Cancer! Just about the scariest word in the English language. My in-laws had cancer, my Mom had cancer, my step dad had cancer. Survival rates are so much better these days and the uncertainty at the diagnosis is just the worst. Don’t let your imagination run away with you. Keep your perspective and your positive attitude. You obviously have a great husband and family who will weather this storm with you. I’ll be praying for all of you.
    You are right: you’re still you! And soon you’ll be able to add to your list of life accomplishments: cancer survivor!!!

    Reply
  4. Paulette Doyle

    Well isn’t that a kick in the pants! The good news is, that it’s been cut out…and you got it early! Now on to the treatment! Hug that man on yours and lean on those wonderful kids! Remember you have a lot of quilters out here cheering you on! Big cyber hug to you!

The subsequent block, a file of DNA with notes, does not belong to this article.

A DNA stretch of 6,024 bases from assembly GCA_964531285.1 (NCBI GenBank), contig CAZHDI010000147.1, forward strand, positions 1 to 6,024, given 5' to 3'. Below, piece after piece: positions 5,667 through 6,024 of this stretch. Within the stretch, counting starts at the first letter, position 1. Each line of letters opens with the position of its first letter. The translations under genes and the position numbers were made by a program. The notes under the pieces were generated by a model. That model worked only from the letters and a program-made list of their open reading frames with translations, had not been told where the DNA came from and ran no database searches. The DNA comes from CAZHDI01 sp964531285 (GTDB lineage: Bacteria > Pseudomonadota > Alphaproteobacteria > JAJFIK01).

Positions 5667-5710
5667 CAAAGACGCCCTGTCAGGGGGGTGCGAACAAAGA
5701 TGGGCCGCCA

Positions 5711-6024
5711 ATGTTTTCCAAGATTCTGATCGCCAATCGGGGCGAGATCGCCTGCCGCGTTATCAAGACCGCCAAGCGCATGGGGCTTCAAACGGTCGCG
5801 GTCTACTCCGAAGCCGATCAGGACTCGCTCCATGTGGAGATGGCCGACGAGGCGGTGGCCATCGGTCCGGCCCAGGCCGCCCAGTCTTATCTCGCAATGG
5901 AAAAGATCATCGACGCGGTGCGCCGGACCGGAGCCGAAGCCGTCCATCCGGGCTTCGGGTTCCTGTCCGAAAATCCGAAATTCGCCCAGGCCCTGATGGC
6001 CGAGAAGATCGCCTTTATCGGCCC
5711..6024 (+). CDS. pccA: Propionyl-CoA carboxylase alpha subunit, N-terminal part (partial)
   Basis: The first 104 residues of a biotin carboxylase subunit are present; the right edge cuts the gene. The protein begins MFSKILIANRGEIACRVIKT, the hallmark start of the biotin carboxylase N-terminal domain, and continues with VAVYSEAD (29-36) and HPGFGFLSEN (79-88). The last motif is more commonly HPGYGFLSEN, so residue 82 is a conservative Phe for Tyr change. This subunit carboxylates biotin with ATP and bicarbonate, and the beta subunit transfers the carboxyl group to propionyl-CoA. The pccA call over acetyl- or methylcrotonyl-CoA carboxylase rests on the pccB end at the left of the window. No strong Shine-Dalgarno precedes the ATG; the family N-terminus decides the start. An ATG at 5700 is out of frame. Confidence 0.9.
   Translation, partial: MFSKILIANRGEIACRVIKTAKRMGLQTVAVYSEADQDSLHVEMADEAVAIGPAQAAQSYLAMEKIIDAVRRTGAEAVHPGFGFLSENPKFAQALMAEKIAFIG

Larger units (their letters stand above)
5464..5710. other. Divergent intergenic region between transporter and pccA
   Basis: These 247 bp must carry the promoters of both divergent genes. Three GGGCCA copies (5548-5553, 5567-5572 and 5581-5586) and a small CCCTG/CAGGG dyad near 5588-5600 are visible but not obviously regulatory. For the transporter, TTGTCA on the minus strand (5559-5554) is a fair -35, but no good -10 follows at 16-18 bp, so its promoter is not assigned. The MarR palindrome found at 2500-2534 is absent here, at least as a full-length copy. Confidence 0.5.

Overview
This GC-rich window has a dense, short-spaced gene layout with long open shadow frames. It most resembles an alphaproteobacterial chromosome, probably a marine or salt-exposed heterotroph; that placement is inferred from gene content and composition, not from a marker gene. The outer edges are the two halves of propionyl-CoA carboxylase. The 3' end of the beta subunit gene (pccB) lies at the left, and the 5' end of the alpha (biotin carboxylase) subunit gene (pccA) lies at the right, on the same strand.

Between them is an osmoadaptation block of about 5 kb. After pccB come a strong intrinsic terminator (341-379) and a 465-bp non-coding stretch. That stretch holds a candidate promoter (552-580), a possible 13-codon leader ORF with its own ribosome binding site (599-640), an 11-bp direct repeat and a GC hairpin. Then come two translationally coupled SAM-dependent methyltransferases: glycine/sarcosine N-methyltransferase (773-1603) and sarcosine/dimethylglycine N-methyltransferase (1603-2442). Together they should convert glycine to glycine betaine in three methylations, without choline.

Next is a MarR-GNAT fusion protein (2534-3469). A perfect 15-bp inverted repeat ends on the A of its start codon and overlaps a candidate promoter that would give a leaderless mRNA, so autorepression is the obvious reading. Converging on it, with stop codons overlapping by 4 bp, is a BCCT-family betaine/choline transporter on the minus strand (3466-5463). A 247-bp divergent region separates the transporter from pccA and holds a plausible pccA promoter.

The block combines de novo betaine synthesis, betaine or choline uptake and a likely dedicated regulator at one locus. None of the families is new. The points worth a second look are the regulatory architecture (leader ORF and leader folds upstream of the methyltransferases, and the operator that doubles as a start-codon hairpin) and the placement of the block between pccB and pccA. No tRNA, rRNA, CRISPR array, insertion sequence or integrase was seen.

Pxo

    Reply
  5. Shelly Branscom

    You got this, Jo. Your positive attitude will get you through this. Keep thinking positively and stay healthy. YOU GOT THIS!

    Reply
  6. Mary Jo

    I am a lung cancer survivor of 19 years! Survivors do happen! A close friend had thyroid cancer several years ago, took radioactive thyroid medicine, had her thyroid removed, had to stay away from other people for a while and is now doing great. If I remember correctly she is eating a special diet, but I am not sure if it is for her thyroid issues or for some other, but she is doing great. She and her husband travel all over the world and they are in the process of planning a trip to Viet Nam for this spring.
    You are in my thoughts and prayers. Hope all goes well.

    Reply
  7. Dot

    Sending you my love! I’m a breast cancer survivor (for 38 years, now), and I think it’s harder on your family than it is on you. You just do what you have to do, and put one foot in front of the other, and keep going. I think you’ll do fine, dear.